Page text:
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Dark Shadows

A BLESSING OVER ASHES The Remarkable Odyssey of My Unlikely Brother By Adam Fifield William Morrow: 336 pp., $24

September 10, 2000|SYDNEY H. SCHANBERG | Sydney H. Schanberg, who won a Pulitzer Prize for his coverage of the fall of Cambodia in 1975, has been a reporter, editor and columnist at The New York Times and Newsday. His book, "The Death and Life of Dith Pran," was the basis for the award-winning film "The Killing Fields."

In the winter of 1985, two teenaged boys meet in a big old farmhouse in Vermont. One is a doctor's son named Adam, 12, who lives with his family in the 12-room house with its high ceilings and a secret door to the attic and a swimming pool in the backyard. The other is Soeuth, 15, a scarred survivor from Cambodia by way of a refugee camp in Thailand, to which he had escaped. Soeuth, who is to be the foster brother of Adam and his younger sibling Dave, stands in the front room facing his new family and their soda, potato chips and welcome banner, stoic and withdrawn, a child-ancient with a baseball cap pulled down almost over his eyes. He has been through an inferno--the forced-labor death camps of the Khmer Rouge--hanging on to life by silence and cunning and also by eating lizards, spiders, water bugs and rats, anything that moved. He is unable to remember his family name. "Only we get one cup rice," Soeuth told Adam and Dave months later when they had pierced part of his shell, "so we go find animal. . . . Find what keep us survive."

"Rats!" Dave shrieked, "Gross!" "No," Soeuth said seriously. "Rat the best. Rat is fat. Good meat. Put on stick. Cook."

"A Blessing Over Ashes" is the true story of an American boy's growing-up with his "unlikely" brother Soeuth and their struggle to overcome a yawning cultural chasm, the kind of gulf that experience tells us can be reached across but never fully closed. It is rare for a writer's first book to so successfully realized. Adam Fifield is a young journalist who lives in New York City and who also collaborated on "Rudy!," the new and much-discussed biography of the city's mayor. One can of course find flaws, but "A Blessing" is written at once with stark emotional honesty and singular authenticity. Also with occasional humor, the kind birthed by the pain attached to self-discovery.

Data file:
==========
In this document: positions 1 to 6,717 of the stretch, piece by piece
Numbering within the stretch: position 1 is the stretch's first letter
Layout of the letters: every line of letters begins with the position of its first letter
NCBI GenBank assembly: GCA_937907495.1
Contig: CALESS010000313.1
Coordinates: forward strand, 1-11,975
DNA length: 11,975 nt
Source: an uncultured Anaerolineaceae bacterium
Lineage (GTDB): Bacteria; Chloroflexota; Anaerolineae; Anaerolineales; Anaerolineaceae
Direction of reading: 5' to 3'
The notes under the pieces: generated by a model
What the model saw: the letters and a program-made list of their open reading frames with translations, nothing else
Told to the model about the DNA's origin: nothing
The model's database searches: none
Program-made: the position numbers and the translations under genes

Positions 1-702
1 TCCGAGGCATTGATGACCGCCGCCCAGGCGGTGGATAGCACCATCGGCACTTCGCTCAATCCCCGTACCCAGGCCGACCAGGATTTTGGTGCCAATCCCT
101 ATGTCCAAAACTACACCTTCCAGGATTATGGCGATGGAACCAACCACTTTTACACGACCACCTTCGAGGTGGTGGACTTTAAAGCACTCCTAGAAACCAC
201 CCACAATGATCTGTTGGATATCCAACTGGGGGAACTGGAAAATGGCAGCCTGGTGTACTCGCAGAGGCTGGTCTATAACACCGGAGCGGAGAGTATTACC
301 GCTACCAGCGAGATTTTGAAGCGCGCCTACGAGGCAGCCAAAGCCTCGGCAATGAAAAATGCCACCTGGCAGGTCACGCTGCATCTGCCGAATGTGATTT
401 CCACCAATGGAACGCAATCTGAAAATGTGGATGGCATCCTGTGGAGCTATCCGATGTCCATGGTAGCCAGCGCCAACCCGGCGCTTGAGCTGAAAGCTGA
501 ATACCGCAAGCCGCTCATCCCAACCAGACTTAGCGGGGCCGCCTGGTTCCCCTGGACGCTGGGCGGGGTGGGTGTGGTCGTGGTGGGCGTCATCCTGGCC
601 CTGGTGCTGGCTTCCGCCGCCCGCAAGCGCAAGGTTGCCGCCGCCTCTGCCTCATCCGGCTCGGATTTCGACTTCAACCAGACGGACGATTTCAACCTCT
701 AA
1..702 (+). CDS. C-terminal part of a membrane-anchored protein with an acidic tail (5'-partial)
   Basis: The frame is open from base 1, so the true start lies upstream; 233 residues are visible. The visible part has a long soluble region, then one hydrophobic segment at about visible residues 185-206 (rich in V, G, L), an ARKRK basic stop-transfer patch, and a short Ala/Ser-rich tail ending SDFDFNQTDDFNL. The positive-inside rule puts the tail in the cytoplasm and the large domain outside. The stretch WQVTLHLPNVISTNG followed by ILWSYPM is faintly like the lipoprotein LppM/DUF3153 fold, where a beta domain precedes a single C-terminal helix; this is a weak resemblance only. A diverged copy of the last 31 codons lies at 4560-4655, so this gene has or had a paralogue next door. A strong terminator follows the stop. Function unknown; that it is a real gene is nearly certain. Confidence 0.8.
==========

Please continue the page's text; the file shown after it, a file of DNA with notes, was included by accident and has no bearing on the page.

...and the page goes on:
This is a special book, maybe a great one. I believe it deserves a wide audience. But then, as a journalist who has been deeply involved in Cambodia and who is drawn to lost causes, I am also realistic. I have come to know that most of the people who buy books don't have much interest in stories, no matter how special or lyrically written, that deal with bad things that happen to people in ruined little countries halfway around the world.

I should also explain that I have met Fifield and have followed his progress with interest. One reason he contacted me was that I, too, have a Cambodian "brother," Dith Pran, who guided me through the war and then, like Soeuth, was sent to labor camps yet survived. One can see that Fifield struggled mightily to grasp Soeuth's experiences and to get at the truth of their relationship. From my own Cambodian passage, I believe he succeeded as well as any Westerner can.

"When I was four," he writes, "and spending my days in the sandbox or on the swing set or chasing my dog, Oscar, around the yard, Soeuth was seven and a child slave in Pol Pot's Cambodia. For twelve, sometimes fourteen, hours a day, he planted rice seedlings along muddy rows of flooded fields. . . . All around him were acres and acres of other children, boys and girls, barefoot and bent toward the earth, shuffling along their rows, pushing their seedlings into the soupy water, sustained by a weary, collective rhythm of fear. . . . If it was not raining, the sun baked their backs and necks. Rain or not, their lower backs would flare with pain, from bending over all day, but if they stopped and stood up to stretch, they were whipped. Soeuth was whipped many times."

"A Blessing Over Ashes" is also a very American story: of two boys coming of age in the New England countryside, one of them a haunted refugee from an upheaval that started with an American war--the Vietnam War, which spilled into Cambodia with Richard Nixon's "incursion" in 1970 and then enveloped the entire country. For the next five years, the United States and its Cold War adversaries, using surrogate armies, visited bloody havoc all over Cambodia in a conflict that, though tangential, gave rise to the Khmer Rouge, triggered that country's descent into darkness and sent hundreds of thousands of "lucky" escapees to strange lands as displaced persons.

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